Cluster Computing

, Volume 12, Issue 3, pp 341–352 | Cite as

Scalable and highly parallel implementation of Smith-Waterman on graphics processing unit using CUDA

  • Ali Akoglu
  • Gregory M. Striemer


Program development environments have enabled graphics processing units (GPUs) to become an attractive high performance computing platform for the scientific community. A commonly posed problem in computational biology is protein database searching for functional similarities. The most accurate algorithm for sequence alignments is Smith-Waterman (SW). However, due to its computational complexity and rapidly increasing database sizes, the process becomes more and more time consuming making cluster based systems more desirable. Therefore, scalable and highly parallel methods are necessary to make SW a viable solution for life science researchers. In this paper we evaluate how SW fits onto the target GPU architecture by exploring ways to map the program architecture on the processor architecture. We develop new techniques to reduce the memory footprint of the application while exploiting the memory hierarchy of the GPU. With this implementation, GSW, we overcome the on chip memory size constraint, achieving 23× speedup compared to a serial implementation. Results show that as the query length increases our speedup almost stays stable indicating the solid scalability of our approach. Additionally this is a first of a kind implementation which purely runs on the GPU instead of a CPU-GPU integrated environment, making our design suitable for porting onto a cluster of GPUs.


Graphics processing unit Scalable Parallel Alignment Smith-Waterman CUDA 


Unable to display preview. Download preview PDF.

Unable to display preview. Download preview PDF.


  1. 1.
    Eddy, S.R.: Where did the BLOSUM62 alignment score matrix come from? Nat. Biotechnol. 22, 1035–1036 (2004) CrossRefGoogle Scholar
  2. 2.
    Farrar, M.: Striped Smith-Waterman speeds database searches six times over other SIMD implementations. Bioinformatics 23, 156–161 (2007) CrossRefGoogle Scholar
  3. 3.
    Walker, J.M.: The Proteomics Protocols Handbook. Humana Press, Clifton (2005), pp. 504 CrossRefGoogle Scholar
  4. 4.
    Liao, Y.H., Yin, L.M., Cheng, Y.: A parallel implementation of the Smith-Waterman algorithm for sequence searching. In: Proceedings of the 26th Annual International Conference of the IEEE EMBS. San Francisco, California, September 1–5, 2004 Google Scholar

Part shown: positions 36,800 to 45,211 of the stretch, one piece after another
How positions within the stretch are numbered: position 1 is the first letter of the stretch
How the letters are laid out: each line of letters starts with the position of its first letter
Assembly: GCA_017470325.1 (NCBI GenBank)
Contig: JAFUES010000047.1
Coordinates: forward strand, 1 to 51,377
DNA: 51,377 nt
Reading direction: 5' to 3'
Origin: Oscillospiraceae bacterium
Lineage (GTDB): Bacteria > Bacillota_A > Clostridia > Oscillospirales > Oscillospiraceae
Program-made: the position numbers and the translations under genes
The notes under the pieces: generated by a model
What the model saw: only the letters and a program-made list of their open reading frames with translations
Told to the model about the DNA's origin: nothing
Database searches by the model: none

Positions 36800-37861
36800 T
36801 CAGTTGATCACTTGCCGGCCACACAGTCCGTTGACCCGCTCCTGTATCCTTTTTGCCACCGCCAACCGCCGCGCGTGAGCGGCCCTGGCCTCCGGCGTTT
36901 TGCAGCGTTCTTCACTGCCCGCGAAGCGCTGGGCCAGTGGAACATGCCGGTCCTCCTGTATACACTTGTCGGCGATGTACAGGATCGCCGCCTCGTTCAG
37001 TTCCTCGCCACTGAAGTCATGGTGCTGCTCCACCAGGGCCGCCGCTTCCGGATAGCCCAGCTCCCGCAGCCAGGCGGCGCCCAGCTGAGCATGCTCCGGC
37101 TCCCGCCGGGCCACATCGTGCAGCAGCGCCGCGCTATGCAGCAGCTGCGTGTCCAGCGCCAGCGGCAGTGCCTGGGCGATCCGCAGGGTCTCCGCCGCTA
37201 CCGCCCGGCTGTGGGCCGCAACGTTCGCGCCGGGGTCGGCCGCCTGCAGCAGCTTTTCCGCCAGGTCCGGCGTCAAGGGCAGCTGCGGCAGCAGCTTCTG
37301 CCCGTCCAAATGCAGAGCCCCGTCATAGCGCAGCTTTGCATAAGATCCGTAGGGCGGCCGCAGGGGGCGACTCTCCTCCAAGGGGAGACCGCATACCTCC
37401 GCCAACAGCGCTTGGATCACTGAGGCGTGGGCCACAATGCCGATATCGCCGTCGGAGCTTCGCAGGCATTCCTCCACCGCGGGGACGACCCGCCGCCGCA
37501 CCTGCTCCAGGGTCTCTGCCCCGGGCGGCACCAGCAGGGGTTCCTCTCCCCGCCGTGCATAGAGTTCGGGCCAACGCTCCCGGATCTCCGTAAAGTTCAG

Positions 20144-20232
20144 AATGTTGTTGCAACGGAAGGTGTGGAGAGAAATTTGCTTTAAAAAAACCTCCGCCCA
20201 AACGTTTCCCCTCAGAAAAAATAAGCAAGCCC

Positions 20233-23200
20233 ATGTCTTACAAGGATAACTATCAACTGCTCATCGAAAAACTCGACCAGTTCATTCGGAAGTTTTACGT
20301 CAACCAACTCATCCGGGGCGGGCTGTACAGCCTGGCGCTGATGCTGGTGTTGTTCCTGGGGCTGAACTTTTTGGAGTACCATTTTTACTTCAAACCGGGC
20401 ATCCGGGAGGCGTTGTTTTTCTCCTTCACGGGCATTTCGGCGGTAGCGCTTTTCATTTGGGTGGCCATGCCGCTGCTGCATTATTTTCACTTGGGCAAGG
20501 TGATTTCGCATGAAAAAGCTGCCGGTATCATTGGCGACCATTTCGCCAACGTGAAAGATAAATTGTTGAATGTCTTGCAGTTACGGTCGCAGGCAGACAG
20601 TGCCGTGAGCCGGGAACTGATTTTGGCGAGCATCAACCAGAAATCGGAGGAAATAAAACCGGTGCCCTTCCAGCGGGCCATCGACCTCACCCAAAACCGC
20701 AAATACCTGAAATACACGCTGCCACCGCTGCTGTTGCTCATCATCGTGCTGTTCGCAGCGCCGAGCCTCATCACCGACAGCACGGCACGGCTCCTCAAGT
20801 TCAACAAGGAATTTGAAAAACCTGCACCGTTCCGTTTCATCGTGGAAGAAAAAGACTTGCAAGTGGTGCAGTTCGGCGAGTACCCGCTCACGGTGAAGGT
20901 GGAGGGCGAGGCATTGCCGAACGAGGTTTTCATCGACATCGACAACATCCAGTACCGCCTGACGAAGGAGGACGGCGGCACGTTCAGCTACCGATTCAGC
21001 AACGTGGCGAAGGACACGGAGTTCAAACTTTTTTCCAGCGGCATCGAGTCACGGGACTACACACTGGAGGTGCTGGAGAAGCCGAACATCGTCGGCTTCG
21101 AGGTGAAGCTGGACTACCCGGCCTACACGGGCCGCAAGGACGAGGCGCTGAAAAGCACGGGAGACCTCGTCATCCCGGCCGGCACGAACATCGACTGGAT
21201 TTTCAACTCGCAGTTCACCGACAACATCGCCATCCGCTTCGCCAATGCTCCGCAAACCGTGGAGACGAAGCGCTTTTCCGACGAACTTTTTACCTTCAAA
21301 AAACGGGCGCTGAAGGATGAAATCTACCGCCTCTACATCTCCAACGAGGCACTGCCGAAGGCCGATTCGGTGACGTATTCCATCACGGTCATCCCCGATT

5. 5.
    Liu, W., Schmidt, B., Voss, G., Schröder, A., Müller-Wittig, W.: Bio-sequence database scanning on a GPU. In: Proceedings of the 20th IEEE International Parallel & Distributed Processing Symposium, HICOMB Workshop (2006) Google Scholar
  6. 6.
    Manavski, S.S.: Smith-Waterman User Guide. (2008)
  7. 7.
    Manavski, S.S., Valle, G.: Cuda compatible GPU cards as efficient hardware accelerators for Smith-Waterman sequence alignment. BMC Bioinformatics 9(Suppl 2), S10 (2008) CrossRefGoogle Scholar
  8. 8.
    Mount, D.W.: Bioinformatics: Sequence and Genome Analysis. Cold Spring Harbor Laboratory Press, Cold Spring Harbor (2004), pp. 64–65, 71–87 Google Scholar
  9. 9.
    NVIDIA Corporation: NVIDIA CUDA compute unified device architecture programming guide. (2008)
  10. 10.
    NVIDIA Corporation: NVIDIA Tesla C870 overview. (May 2008)
  11. 11.
    Sanchez, F., Salamí, E., Ramierez, A., Valero, M.: Performance analysis of sequence alignment applications. In: Proceedings of the IEEE International Symposium on Workload Characterization, pp. 51–60 (2006) Google Scholar
  12. 12.
    Smith, T., Waterman, M.: Identification of common molecular subsequences. J. Mol. Biol. 147, 195–197 (1981) CrossRefGoogle Scholar
  13. 13.

Copyright information

© Springer Science+Business Media, LLC 2009

Authors and Affiliations

  1. 1.Department of Electrical and Computer EngineeringUniversity of ArizonaTucsonUSA

Personalised recommendations